The Devices of Memory

For the past several years I've had the pleasure of teaching both AP Bio and AP Environmental. Two years ago the College Board acknowledged the need for revision in the AP Biology curriculum. So, they decided to rewrite the whole thing, focusing on process and thinking over memorization. Not to say that students don't need to know the content (they certainly do), but no longer are students responsible for memorizing all of the enzymes associated with glycolysis or the minute details of the functionings of Parathyroid Hormone. Instead, they've got to learn to think, reason, argue, interpret, etc. Honestly, I think the test become more difficult rather than less difficult as it is now assessing higher order thinking skills.

APES, on the other hand, is still a game of memory. Laws, chemicals, pollutants, geography, global processes, the facts figures and consequences of each must be committed to memory. Students are required to think on the APES exam, but ultimately their answer will be a product of something that they've memorized rather than new information they've had to process on the spot. To that end, it is my job to provide the students with as many ways to memorize and remember the material as possible. They create quizlet sets, we do regular socrative checks, they are responsible for teaching one another on a regular basis. We do it all. One of the most effective activities for remembering the nuances of chemical pollutants is to challenge them to develop a super villain that is characterized by the attributes of a particular pollutant. I developed the activity a couple of years ago and it seems to have been an effective hit ever since.

I mention all of this because both submissions for this week's week in review mention either remembering information or prepping for the AP Exam. So, with that being said, I'll get out of the way and turn the floor over to Llana Abella, Kara Henry, and Jaylin Polanco.

Llana Writes:

In APES this week, we talked about water, air, and their pollutants. We also did several math, AP free-response, and multiple-choice questions since the AP exam is slowly approaching. The class watched a documentary about the impacts of the BP oil spill during the year of 2010. We learned that the plants and animals were not the only ones affected, but the people who lived within the area as well. Their food source was contaminated and many had lost their jobs. In order to help us remember the types of air pollutants, we created our own villains that had the characteristics of our assigned pollutant. For example, my group named our villain Lithica (photochemical oxidants). Lithica only flares up when the sun is out and destroys the respiratory tract of the civilians. Sunny California enrages her. After the groups finished making their own villains, the other groups tried to classify which pollutant correlates with each villain. This really helped the class memorize the effects and characteristics of each air pollutant. Although the class is daunted by the AP exam, our knowledge continues to grow and we are more prepared everyday.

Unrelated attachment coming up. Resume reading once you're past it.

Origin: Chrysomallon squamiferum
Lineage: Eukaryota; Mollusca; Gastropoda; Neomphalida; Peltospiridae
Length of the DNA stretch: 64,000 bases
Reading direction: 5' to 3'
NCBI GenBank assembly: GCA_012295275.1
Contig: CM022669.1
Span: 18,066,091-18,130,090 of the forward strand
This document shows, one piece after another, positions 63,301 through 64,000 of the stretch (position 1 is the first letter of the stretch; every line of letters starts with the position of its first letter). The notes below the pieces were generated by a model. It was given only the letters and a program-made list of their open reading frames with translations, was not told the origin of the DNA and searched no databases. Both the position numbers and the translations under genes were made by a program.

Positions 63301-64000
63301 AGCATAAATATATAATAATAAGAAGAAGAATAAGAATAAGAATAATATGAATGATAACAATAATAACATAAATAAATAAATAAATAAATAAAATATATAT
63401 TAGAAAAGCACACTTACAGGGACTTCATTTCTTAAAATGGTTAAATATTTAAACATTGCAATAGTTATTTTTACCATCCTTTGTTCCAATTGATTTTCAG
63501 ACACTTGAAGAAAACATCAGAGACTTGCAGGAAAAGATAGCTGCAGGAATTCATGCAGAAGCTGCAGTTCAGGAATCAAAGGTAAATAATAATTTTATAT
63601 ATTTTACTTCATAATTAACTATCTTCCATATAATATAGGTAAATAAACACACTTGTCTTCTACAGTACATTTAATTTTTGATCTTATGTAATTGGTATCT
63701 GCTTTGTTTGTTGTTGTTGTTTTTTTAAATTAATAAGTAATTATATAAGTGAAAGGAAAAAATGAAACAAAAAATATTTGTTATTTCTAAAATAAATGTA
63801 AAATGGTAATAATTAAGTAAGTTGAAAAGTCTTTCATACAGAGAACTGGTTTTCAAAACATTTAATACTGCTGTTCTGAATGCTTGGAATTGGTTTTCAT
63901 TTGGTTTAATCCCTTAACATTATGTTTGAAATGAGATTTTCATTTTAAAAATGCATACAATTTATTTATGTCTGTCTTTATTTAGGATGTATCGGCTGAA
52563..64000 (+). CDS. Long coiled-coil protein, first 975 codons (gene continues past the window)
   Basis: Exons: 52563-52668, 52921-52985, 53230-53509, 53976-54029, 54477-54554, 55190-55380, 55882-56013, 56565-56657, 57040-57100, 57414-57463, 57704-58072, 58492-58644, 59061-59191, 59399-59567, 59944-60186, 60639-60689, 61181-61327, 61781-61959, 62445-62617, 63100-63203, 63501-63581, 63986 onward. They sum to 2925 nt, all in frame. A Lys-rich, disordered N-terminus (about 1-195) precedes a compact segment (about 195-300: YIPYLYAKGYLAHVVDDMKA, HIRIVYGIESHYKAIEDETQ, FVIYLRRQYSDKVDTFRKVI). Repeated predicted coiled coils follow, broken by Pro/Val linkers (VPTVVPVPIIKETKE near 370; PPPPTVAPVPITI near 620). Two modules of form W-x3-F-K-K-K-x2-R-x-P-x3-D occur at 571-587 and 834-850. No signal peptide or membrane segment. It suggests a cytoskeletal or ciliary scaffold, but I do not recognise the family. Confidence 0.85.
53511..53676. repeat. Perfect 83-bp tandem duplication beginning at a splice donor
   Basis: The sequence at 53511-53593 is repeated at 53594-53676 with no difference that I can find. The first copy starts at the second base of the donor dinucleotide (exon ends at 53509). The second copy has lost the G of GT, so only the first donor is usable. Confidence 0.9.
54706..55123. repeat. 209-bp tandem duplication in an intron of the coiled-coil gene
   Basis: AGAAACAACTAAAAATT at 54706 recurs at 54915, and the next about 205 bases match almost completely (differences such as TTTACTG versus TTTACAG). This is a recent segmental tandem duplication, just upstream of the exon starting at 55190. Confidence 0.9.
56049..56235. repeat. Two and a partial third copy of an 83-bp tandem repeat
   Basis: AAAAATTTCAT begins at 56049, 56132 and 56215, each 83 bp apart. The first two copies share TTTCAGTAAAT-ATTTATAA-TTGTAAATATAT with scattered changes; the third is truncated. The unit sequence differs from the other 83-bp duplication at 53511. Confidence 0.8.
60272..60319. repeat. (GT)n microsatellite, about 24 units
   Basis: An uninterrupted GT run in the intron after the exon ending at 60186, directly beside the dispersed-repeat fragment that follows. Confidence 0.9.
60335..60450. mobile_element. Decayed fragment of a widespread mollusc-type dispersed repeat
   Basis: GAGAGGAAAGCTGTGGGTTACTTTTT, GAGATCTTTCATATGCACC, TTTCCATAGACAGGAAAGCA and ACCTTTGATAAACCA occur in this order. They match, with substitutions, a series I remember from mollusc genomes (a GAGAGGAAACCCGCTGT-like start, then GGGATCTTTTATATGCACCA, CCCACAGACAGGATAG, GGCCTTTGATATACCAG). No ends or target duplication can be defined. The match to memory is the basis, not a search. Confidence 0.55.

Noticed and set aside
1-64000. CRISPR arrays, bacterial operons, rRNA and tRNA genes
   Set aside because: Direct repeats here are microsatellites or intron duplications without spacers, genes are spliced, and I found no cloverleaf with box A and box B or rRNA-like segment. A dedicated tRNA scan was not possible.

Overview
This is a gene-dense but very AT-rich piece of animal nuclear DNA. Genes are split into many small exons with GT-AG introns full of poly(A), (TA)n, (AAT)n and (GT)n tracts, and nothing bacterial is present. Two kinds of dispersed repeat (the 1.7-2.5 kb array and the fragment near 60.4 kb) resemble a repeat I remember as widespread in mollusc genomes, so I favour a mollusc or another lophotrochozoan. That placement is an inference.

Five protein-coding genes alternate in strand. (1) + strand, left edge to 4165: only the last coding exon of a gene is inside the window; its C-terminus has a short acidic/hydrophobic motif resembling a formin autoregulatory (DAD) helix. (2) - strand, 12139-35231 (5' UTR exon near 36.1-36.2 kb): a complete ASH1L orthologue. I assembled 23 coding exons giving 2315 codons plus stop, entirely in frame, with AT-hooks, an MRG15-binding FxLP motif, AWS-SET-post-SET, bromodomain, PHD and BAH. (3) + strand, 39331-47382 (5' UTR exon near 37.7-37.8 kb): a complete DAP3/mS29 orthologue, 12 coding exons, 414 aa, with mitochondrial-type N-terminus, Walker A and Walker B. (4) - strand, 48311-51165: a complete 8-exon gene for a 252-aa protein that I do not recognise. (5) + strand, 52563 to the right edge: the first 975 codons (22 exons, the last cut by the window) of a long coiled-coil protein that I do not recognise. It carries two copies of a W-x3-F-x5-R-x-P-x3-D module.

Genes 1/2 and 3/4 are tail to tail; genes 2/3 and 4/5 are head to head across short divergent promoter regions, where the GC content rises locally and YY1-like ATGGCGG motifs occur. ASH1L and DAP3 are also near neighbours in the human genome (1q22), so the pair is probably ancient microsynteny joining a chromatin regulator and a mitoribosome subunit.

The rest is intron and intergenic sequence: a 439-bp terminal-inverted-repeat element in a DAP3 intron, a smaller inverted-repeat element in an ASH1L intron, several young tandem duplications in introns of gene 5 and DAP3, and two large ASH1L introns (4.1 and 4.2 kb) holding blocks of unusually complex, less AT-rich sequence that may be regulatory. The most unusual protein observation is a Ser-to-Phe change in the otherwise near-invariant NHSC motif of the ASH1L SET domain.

Kara Adds:

During the week of March 31st we learned multiple things, ranging from the types of waste water to what smog and acid rain is. Something that should really stick with us, that involves human activity, is how we effect other nonhuman environments. You ever think that the plastic wrap you through out the window could cause damage to a natural habitat? Well it does, and what's even worse is that we not only effect natural habitats we effect other humans. Another topic that is extremely important is the different acts put in place for water safety, such as, the safe drinking water act and the clean water act. If we didn't have these legislations we as Americans would have a lot of the disease control problems that are occurring overseas. I think it's best that we really meditate on the things that we do and how they not only effect others but also how others have no way of fixing or solving the problem.

Jaylin Concludes:

This week in APES was all about water and air. We talked about pollutants, both chemical and non-chemical pollutants. Some were familiar from previous units such as, lead, mercury, and particulate matter. Every pollutant was harmful to not only the environment, but also the health of humans exposed to them. One of the pollutants that I knew the least about were VOCs. These are organic compounds that vaporize at room temperature, strong smell, and they have a role in ozone formation. Throughout the week, the two most helpful things were the math practice and various strategies to remember the formation of ozone and smog. This was a hard process to memorize, but with the help and creativity of my peers, I’m sure I won’t have any trouble remembering. The math practice completed on Monday was a MAJOR help. Not only did I get another glimpse of how math on the AP Exam will be presented, but I also got the opportunity to improve my math skills. I was glad to see that everyone, including myself has improved in math. We ended of the week with some multiple choice AP practice. Overall, this week was great and much was learned.

To our readers out there, how are you preparing for your AP Exams?